There are many rules that guide the acceptable interactions between teacher and student. While these regulations are in place to protect both parties, in some situations, these standards may not be realistically applicable. One Pennsylvania woman who was contracted as a substitute teacher was recently charged with committing sex crimes with two students.
A judge has decided that there is enough merit to the charges to justify holding her over for trial on the allegations. While there has been little information surrounding the accusations made public, her defense representative has stated that there is no basis for the charges since both of the alleged victims are 18 years of age. The state, however, does not see the matter the same way.
Due to the fact that the 18-year-old men had not formally graduated, they were considered the woman’s students and therefore prohibited from entering into any purportedly inappropriate relations with her. Classes were over at the time of the alleged encounters. Pennsylvania laws categorize a sexual relationship between teacher and student as a third-degree felony offense regardless of the age of the student.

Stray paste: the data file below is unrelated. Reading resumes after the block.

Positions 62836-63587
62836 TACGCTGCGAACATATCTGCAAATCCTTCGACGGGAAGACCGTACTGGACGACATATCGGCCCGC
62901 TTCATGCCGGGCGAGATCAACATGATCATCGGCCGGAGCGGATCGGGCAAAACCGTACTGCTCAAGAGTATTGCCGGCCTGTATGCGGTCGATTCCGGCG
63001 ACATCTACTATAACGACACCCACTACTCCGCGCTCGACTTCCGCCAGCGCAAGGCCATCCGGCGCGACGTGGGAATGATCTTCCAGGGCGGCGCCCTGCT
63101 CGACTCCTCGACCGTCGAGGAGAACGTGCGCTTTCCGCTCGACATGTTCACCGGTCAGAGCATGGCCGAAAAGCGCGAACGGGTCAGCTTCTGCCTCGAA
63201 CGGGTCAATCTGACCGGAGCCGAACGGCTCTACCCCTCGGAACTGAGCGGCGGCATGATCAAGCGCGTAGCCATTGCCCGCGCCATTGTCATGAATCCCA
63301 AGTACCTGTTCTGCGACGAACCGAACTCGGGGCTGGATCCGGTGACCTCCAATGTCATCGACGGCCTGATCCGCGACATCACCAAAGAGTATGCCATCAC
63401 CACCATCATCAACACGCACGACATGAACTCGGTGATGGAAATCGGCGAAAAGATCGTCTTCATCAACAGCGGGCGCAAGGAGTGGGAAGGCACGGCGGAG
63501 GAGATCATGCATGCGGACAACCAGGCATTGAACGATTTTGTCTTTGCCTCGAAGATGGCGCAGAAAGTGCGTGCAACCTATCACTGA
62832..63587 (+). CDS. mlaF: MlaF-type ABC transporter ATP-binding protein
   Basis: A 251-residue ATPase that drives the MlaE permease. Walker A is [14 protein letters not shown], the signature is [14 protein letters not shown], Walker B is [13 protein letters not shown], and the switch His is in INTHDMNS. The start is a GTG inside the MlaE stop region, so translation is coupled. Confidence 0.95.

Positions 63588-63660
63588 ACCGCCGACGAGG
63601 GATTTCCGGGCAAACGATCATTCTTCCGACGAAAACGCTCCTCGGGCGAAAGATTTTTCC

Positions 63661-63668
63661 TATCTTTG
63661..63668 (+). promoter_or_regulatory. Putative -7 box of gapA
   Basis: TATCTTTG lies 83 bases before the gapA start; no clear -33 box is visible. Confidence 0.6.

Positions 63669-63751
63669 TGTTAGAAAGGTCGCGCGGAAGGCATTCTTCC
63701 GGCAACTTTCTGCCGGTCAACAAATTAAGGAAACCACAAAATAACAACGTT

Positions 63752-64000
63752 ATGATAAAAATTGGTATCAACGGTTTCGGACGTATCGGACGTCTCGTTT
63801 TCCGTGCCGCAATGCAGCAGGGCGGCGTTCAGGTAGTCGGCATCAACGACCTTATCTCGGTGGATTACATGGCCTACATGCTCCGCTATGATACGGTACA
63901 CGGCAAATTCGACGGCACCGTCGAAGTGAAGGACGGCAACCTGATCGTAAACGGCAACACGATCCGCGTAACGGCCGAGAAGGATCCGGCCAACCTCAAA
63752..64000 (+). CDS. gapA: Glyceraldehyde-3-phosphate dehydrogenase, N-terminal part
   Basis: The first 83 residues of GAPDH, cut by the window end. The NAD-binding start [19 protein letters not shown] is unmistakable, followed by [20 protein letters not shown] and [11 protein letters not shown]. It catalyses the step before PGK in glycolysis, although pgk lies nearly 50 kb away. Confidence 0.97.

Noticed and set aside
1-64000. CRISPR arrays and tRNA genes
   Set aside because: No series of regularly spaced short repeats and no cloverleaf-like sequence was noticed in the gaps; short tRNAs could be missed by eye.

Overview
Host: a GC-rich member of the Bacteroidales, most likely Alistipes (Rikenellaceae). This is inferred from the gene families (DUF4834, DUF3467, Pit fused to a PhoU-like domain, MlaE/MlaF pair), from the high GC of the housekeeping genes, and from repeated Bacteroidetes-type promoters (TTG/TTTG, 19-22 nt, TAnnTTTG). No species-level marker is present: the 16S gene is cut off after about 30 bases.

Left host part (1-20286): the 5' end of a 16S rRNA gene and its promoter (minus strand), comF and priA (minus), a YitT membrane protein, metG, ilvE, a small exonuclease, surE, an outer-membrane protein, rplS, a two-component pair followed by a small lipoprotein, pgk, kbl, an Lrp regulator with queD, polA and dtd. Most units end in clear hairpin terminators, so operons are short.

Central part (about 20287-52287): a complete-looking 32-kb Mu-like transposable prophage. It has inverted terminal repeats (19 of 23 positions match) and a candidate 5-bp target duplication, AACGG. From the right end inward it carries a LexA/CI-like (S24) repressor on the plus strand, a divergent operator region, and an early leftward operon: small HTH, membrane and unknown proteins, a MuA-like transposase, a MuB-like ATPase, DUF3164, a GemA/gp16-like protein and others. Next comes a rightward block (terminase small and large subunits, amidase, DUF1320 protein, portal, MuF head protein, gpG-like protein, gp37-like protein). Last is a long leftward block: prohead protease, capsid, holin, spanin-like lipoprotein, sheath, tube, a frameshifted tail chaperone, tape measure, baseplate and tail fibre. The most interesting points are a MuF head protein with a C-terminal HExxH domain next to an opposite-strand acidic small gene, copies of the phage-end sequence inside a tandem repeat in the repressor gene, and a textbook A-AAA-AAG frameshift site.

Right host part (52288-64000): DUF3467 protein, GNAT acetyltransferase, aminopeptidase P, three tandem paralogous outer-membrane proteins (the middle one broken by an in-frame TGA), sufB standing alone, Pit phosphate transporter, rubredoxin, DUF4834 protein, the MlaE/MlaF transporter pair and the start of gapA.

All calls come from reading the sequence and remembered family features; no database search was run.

This woman is no longer employed as an educator in that school district. She has likewise stated her intention to surrender her Pennsylvania teaching license as the case progresses. Her defense team may focus on the age of the supposed victims and the fact that the school year was over except for the graduating ceremony. Understandably, teachers are in a position of authority and should maintain professional distances with their students. However, this case deserves to be based on the particular circumstances, and it is on those facts that the woman may base her defense while steadfastly refuting the sex crimes accusations and facing her accusers in a court of law.
Source: therepublic.com, “Sub ordered to trial on charges she had sex with 2 students; attorney claims they’re adults“, , Oct. 1, 2014